5.Mitsiades N, Mitsiades CS, Richardson PG, et al. The proteosome inhibitor PS-341 potentiates sensitivity of multiple myeloma cells to conven­tional chemotherapeutic agents: therapeutic appli­cations. Blood 2003;101:2377-80.  Back to cited text no. 5      
6.Orlowski RZ, Stinchcombe TE, Mitchell BS, et al. Phase I trial of the proteosome inhibitor PS-341 in patients with refractory hematologic malignancies. J Clin Oncol 2002;20:4420-7.  Back to cited text no. 6      
7.Kane RC, Farrell AT, Sridhara R, Pazdur R. United States Food and Drug Administration approval summary: bortezomib for the treatment of progressive multiple myeloma after one prior therapy. Clin Cancer Res 2006;12:2955-60.  Back to cited text no. 7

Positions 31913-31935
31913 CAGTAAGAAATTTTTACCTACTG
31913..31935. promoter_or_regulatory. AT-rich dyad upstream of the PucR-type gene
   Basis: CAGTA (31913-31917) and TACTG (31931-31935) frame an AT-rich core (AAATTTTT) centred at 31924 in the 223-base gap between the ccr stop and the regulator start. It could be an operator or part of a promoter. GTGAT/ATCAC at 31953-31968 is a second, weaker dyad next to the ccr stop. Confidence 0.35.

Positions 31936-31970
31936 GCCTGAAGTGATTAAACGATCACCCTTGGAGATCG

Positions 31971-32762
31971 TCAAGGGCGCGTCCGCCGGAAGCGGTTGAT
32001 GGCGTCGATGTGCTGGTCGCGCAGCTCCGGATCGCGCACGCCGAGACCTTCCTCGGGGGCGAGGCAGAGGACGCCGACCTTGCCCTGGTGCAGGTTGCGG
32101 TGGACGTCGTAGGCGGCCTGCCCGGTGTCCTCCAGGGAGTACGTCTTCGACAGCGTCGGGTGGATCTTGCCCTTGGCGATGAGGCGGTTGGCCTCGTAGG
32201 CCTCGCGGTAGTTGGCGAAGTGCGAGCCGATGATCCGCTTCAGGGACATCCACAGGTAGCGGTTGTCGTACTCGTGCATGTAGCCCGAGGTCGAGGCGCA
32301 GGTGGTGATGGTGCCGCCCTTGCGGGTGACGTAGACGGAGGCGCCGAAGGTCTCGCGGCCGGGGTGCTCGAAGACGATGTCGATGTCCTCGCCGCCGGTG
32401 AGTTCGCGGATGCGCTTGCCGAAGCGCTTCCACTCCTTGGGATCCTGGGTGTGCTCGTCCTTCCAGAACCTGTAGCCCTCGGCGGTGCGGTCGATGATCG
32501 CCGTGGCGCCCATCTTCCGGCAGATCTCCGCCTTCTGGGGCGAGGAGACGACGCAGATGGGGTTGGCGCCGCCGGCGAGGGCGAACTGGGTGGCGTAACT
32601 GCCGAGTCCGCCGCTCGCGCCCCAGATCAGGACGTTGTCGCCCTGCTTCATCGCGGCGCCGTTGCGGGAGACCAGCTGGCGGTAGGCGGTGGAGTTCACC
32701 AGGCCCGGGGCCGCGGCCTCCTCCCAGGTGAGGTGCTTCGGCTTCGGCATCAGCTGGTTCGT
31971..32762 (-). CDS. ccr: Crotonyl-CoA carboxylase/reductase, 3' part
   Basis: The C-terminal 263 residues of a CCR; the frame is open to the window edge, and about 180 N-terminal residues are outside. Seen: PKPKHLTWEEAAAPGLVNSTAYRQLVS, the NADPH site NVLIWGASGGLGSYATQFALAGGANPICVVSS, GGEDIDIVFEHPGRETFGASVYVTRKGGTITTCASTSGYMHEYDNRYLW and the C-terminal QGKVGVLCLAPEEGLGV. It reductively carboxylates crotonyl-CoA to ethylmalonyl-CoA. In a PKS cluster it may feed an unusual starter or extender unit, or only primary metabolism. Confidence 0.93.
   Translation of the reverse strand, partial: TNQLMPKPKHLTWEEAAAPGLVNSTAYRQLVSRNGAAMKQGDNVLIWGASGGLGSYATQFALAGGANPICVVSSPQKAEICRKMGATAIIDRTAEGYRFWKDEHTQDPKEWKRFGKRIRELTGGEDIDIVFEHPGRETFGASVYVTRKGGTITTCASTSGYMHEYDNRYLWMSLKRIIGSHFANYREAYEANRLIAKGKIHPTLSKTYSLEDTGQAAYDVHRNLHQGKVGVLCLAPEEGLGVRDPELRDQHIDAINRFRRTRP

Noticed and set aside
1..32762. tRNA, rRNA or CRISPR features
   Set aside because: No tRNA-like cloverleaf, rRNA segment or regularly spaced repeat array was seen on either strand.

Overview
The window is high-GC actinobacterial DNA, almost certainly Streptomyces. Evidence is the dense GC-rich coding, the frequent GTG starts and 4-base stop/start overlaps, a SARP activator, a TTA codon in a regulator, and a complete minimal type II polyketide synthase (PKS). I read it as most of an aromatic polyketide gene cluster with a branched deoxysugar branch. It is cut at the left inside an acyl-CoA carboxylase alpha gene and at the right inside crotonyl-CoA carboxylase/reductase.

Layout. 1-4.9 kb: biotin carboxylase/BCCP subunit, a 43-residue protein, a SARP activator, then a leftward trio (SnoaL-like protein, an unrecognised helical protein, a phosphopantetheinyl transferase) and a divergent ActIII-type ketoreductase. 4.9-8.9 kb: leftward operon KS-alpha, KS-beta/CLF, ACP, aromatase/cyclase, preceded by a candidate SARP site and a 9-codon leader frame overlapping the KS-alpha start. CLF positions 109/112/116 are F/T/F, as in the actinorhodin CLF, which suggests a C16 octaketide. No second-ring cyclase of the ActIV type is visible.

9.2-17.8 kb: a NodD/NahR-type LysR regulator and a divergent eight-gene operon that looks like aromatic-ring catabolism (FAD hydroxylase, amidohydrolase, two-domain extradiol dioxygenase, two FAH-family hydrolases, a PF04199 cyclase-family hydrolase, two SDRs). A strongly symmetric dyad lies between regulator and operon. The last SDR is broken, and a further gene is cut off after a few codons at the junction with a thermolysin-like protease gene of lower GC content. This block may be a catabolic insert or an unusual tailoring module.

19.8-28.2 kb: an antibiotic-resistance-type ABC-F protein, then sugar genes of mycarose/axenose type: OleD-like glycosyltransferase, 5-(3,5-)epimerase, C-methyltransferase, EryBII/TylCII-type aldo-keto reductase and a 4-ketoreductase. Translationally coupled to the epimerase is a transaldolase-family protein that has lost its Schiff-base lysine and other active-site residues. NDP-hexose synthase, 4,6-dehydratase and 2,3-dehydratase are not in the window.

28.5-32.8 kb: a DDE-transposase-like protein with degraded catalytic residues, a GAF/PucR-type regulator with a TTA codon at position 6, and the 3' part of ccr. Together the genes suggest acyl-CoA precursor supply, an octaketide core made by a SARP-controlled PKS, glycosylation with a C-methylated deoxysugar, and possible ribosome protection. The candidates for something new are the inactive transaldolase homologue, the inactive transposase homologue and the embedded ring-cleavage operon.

8.Richardson PG, Barlogie B, Berenson J, et al. A phase 2 study of bortezomib in relapsed, refrac­tory myeloma. N Engl J Med 2003;348:2609-17.  Back to cited text no. 8      
9.Jaganath S, Richardson PG, Barlogie B, et al. Bortezomib in combination with dexamethasone for the treatment of patients with relapsed and/ or refractory multiple myeloma with less than optimal response to bortezomib alone. Haema­tologica 2006;91:929-34.  Back to cited text no. 9      
10.Richardson PG, Sonneveld P, Schuster MW, et al. Bortezomib or high-dose dexamethasone for relapsed multiple myeloma. N Engl J Med 2005;352:2487-98.  Back to cited text no. 10      
11.San Miguel J, Blade J, Boccadoro M, Cavenagh J, Glasmacher A, Jagannath S, et al. A practical update on the use of bortezomib in the manage­ment of multiple myeloma. Oncologist 2006;11: 51-61.  Back to cited text no. 11      
12.Jagannath S, Barlogie B, Berenson JR, et al. Bortezomib in recurrent and/or refractory multiple myeloma. Initial clinical experience in patients with impaired renal function. Cancer 2005;103:1195-200.  Back to cited text no. 12